Shooting, slashing and defense? Where do the Bobcats sign up?
Of course, draft night might not yield a true difference-maker. Should Charlotte get a little tighter with its free-agent spending, that market might not, either.
The Bobcats may have to scan the trade market, an option they're reportedly already examining.
"The rumbles have already begun that a player Clifford is said to regard with real fondness after working with him in Orlando as an assistant -- vet floor leader Jameer Nelson -- as well as current Magic swingman Arron Afflalo will be among the Bobcats' trade targets," Stein wrote.
Nelson has an $8 million salary for next season, but just $2 million of it is guaranteed if he's released by July 15. With the contracts of Luke Ridnour (33 years old) and Jannero Pargo (34) expiring, Charlotte will certainly be seeking a reliable reserve behind Walker.
Afflalo could be a gem—if he's available. The 28-year-old broke out with career highs in scoring (18.2), assists (3.4) and efficiency (16.0 player efficiency rating) during the 2013-14 campaign. With a cap-friendly $7.5 million salary, he's a valuable trade chip for the Orlando Magic, and they know it.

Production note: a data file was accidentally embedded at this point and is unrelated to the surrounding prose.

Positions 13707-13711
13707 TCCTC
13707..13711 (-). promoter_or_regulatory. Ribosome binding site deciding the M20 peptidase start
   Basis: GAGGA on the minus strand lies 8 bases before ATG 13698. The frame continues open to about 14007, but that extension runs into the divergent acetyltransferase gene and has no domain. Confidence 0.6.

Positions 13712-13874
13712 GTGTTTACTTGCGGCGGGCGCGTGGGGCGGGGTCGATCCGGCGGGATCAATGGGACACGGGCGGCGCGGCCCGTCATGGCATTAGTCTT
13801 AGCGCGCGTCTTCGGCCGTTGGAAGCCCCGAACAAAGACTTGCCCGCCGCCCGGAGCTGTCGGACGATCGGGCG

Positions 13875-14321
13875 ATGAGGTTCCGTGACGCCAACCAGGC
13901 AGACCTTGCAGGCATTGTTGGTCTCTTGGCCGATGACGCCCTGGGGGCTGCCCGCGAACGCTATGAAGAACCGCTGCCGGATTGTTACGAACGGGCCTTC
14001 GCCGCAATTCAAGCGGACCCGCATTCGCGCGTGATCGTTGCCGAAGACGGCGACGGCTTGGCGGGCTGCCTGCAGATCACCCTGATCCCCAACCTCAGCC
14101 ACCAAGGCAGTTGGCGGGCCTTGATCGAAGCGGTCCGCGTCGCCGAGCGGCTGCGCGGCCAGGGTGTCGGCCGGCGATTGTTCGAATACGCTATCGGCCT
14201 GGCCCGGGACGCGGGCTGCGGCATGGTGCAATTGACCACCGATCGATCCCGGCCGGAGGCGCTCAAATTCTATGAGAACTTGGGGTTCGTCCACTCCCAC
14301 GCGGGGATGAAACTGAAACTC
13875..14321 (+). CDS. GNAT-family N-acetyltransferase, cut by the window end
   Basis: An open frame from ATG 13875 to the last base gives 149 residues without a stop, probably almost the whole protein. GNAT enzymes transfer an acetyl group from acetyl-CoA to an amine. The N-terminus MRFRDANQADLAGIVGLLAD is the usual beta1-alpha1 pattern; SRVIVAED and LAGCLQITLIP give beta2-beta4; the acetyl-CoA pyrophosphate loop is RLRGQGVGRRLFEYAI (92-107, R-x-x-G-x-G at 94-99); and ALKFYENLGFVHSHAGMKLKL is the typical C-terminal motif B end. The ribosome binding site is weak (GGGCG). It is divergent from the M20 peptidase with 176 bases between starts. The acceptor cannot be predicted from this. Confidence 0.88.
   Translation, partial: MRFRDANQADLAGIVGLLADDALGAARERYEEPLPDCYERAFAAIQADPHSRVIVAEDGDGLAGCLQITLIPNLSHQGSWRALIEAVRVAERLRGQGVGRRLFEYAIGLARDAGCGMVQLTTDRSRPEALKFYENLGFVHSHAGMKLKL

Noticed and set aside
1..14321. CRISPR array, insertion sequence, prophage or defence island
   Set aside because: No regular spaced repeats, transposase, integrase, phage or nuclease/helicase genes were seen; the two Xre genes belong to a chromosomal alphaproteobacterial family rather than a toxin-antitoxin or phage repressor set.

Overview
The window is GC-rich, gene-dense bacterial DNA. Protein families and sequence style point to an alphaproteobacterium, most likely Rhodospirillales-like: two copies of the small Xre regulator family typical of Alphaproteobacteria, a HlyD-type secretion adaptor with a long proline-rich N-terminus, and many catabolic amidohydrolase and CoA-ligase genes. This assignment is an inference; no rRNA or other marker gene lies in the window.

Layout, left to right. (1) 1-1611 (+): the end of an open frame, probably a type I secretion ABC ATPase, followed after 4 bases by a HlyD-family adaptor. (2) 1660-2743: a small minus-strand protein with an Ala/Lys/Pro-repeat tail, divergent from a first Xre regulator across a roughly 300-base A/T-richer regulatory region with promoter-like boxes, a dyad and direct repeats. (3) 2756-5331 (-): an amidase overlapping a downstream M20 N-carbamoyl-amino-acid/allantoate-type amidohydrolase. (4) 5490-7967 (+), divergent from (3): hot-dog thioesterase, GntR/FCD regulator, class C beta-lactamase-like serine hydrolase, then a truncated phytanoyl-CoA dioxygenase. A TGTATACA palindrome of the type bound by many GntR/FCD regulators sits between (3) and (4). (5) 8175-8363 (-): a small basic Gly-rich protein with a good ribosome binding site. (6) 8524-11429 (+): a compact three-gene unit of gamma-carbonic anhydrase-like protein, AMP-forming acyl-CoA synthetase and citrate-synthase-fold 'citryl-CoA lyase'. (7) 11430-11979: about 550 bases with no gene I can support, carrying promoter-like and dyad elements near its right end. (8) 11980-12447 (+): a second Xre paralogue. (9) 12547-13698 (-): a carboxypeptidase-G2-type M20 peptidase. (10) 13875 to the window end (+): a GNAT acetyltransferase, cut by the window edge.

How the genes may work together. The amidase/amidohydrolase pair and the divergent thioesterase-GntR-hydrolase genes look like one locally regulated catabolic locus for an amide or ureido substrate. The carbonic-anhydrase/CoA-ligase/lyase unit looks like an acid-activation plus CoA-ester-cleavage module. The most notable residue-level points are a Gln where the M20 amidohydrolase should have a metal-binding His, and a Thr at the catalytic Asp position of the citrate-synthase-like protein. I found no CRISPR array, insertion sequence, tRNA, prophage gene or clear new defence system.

His name generated one of the loudest buzzes at the trade deadline, but the Magic opted to keep him around. Adrian Wojnarowski of Yahoo! Sports reported at the time that Orlando planned to "revisit deals" closer to the draft.
Outside of the external assistance, there are internal improvements to be made as well.
Walker has just three years of NBA service under his belt. He's still figuring out how to score efficiently (39.3 percent field-goal percentage), but he's already shown a knack for making big-time plays. He averaged 3.2 points per game in clutch situations (final five minutes of a five-point game), which put him tied for eighth among all players with at least 25 crunch-time appearances during the regular season, via NBA.com.
That ice water kept pumping through his veins come playoff time.
"He showed that he is not afraid of the moment," Clifford said after Walker finished with 29 points on 11-of-15 shooting in the series finale, via Steve Reed of The Associated Press. "He had a really good year and finished in a good way so we should be happy about him."